With the heatwave upon us at the moment, the prospect of not having the cooling comfort of an air-conditioner to get you through those hot KL nights seems too grizzly to contemplate. When power failures occur (particularly in homes which are enclosed for added security reasons) your temperate abode can quickly feel like a blast furnace.
Listed here are few top tips – minus hugging your refrigerator for hours on end – for keeping cool in your Malaysian home should air-conditioning not be available.
1. Drink coconut water and sugar cane juice
Guzzling coconut and sugar cane juices has long been a popular Asian remedy for keeping the body cool in the summer heat. The natural sugars found in the fluids will both cool the body down and energize it with high levels of carbohydrates and proteins. Though we often think of fizzy drinks with ice-cubes when it comes to considering ways to keep cool, it is often forgotten that these only provide a temporary relief. The organic goodness of coconut water and cane juice is likely to last much longer.
2. Make a DIY air conditioner
This is the perfect solution for anyone who wants to keep cool, with the additional satisfaction that comes with knowing it is your own creation. Though there are myriad ways to make DIY air conditioners, the most common and easy-to-assemble contraption involves simply putting a bowl of salted ice in front of a fan.
Copper tubing pump DIY air conditioners have also proven to be popular, however, these are significantly more time consuming to create and can be dangerous both before and after assemblages in some circumstances. The basic ice-bowl air-con may only be a temporary solution (and fairly tedious if you are stuck indoors for long periods) but the benefits are certainly noticeable on particularly hot days and nights.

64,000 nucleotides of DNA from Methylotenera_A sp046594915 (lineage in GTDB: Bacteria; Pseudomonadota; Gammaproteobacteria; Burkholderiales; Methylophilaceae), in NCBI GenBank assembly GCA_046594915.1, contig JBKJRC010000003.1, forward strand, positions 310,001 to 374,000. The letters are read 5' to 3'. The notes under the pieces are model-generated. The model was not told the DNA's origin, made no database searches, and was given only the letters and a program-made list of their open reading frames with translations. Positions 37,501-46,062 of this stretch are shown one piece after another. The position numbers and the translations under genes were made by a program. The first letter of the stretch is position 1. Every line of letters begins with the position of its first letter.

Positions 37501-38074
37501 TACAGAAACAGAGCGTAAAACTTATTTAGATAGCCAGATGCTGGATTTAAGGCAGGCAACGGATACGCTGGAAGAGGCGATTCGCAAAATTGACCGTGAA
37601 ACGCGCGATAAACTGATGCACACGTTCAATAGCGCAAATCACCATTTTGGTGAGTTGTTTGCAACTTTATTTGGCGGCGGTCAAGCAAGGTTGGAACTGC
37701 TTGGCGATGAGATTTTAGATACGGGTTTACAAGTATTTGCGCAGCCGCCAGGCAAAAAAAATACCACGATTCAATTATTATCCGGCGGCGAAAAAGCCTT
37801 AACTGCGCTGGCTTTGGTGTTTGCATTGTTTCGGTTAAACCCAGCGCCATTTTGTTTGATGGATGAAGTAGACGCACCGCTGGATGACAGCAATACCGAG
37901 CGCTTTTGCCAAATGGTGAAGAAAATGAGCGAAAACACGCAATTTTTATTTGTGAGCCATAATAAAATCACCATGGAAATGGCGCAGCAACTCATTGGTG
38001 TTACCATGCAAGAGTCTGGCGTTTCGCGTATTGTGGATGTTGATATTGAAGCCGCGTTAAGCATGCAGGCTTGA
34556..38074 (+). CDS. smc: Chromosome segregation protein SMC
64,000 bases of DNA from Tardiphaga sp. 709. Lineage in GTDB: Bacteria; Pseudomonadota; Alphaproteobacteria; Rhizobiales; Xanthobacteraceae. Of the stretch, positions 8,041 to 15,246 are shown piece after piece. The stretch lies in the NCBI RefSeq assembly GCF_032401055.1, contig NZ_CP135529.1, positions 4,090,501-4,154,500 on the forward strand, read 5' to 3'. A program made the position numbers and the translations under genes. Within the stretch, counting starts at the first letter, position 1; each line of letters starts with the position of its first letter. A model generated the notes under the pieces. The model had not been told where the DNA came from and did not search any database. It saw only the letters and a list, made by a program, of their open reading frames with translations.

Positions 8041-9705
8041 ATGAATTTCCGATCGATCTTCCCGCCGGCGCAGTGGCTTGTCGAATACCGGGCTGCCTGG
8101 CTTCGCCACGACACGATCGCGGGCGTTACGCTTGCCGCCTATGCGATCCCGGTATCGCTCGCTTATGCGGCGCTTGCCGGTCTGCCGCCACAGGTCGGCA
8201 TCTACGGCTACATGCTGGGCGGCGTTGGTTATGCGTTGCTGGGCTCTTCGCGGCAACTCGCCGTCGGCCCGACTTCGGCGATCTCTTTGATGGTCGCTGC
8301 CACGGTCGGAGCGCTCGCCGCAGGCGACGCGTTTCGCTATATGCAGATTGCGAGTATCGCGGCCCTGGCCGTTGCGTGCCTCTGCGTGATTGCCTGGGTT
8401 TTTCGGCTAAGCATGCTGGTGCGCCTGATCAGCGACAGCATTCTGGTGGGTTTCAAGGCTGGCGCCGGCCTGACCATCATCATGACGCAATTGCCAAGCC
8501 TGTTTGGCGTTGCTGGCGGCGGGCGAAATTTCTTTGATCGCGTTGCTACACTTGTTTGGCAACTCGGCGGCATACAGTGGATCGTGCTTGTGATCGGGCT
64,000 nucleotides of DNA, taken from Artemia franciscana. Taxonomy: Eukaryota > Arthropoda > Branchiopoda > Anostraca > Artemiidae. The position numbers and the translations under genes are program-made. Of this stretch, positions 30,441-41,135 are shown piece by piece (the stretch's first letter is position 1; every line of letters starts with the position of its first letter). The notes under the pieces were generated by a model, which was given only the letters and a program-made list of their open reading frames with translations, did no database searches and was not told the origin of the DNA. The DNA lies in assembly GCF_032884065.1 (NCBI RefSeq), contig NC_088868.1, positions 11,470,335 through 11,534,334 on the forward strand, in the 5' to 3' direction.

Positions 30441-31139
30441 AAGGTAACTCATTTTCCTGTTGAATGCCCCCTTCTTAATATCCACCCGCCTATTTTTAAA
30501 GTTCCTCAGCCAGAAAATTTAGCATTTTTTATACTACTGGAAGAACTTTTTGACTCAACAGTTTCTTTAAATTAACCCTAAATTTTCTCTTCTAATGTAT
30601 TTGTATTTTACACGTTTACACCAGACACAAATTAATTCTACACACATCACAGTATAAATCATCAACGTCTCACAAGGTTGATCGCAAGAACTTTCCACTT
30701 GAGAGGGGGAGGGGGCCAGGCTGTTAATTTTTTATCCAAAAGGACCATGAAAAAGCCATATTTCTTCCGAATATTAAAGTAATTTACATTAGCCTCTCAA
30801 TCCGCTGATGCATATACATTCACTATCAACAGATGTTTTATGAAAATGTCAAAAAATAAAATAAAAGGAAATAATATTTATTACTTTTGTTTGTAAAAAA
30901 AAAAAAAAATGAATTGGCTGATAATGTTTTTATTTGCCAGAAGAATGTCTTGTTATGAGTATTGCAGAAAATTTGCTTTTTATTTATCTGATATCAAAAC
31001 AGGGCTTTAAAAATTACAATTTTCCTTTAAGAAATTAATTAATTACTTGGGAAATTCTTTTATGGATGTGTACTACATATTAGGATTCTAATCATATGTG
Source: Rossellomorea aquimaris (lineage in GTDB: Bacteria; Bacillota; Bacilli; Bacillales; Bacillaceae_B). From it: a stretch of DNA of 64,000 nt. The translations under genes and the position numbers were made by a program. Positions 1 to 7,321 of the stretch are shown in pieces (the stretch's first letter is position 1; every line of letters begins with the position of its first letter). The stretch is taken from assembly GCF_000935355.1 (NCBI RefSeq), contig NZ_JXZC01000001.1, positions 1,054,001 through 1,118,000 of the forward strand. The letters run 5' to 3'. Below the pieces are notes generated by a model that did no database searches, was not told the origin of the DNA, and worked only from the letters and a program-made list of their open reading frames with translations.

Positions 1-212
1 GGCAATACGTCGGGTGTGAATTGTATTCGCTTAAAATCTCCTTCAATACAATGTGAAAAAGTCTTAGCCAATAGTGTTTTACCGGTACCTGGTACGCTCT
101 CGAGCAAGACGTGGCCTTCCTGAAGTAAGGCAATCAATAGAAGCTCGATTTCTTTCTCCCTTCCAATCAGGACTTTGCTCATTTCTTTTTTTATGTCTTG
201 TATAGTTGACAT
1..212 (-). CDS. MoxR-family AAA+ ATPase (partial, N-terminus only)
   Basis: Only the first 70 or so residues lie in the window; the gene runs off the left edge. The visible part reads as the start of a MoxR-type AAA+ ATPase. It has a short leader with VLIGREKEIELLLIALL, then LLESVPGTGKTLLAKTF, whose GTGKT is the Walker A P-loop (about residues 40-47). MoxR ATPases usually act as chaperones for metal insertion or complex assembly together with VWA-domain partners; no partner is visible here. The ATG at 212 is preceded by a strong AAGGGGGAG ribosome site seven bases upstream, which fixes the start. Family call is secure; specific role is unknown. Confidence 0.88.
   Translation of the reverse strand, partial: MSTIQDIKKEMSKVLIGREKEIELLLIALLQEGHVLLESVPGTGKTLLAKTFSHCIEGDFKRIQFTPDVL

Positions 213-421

3. Use ice packs on your pulse points
Placing an ice pack, cool compressor, or cold water on your body’s pulse points can lower your overall body temperature. The points can be found on the backs of your knees, inner wrists, ankles, the tops of the feet, inner thighs and the inside bend of the elbows.
You can adjust which points to use depending on what you are doing. For example, for anyone out and about, it is recommended that a damp bandanna be wrapped around the wrists and elbows in order to reduce the heat, whereas if you are reclining at home on the couch, placing cold packs around your feet can be effective.
4. Eat spicy foods
There is certainly no shortage of delectable spicy meals to choose from in Malaysia, and though it may sound counter-productive, the consumption of spicy can in fact cool you down. The simple reason for this is that the food consumed will make sweat and increase blood circulation.
Though this fact may have people rushing to the local mamak stall for some spicy rendang, it should be remembered that large meal portions will undoubtedly leave you feeling worse, and much more sluggish, in the heat.
5. Take a stroll through the I-city Snow Walk
The ideal Arctic escape for anyone who has grown weary of KL’s humidity, the I-city Snow Walk in Shah Alam has a number of activities and attractions to provide hours of refrigerated fun. Guests can enjoy ice slides and toboggan runs or simply stroll about the exquisitely carved ice sculptures, all lit up with LED lights. Visitors can also enjoy a round or two of Arctic soccer! Gloves and jackets are provided for guests and, though tickets are RM25 per adult and RM20 for children, this winter wonderland is well worth the visit.
6. Order some cincau
Widely known as Grass Jelly (despite having no grass in it at all, rather a kind of minty plant), cincau has long been believed to have cooling properties. Although this drink is generally related to the Chinese concept of yin (soft, cold and yielding as opposed to yang), the drink is widely lauded among locals for its refreshingly cool and tasty qualities, especially when used in icy drinks. One popular type of Cincau is the “Michael Jackson”, so named because the milk mixed with the dark jelly is ‘black and white’.
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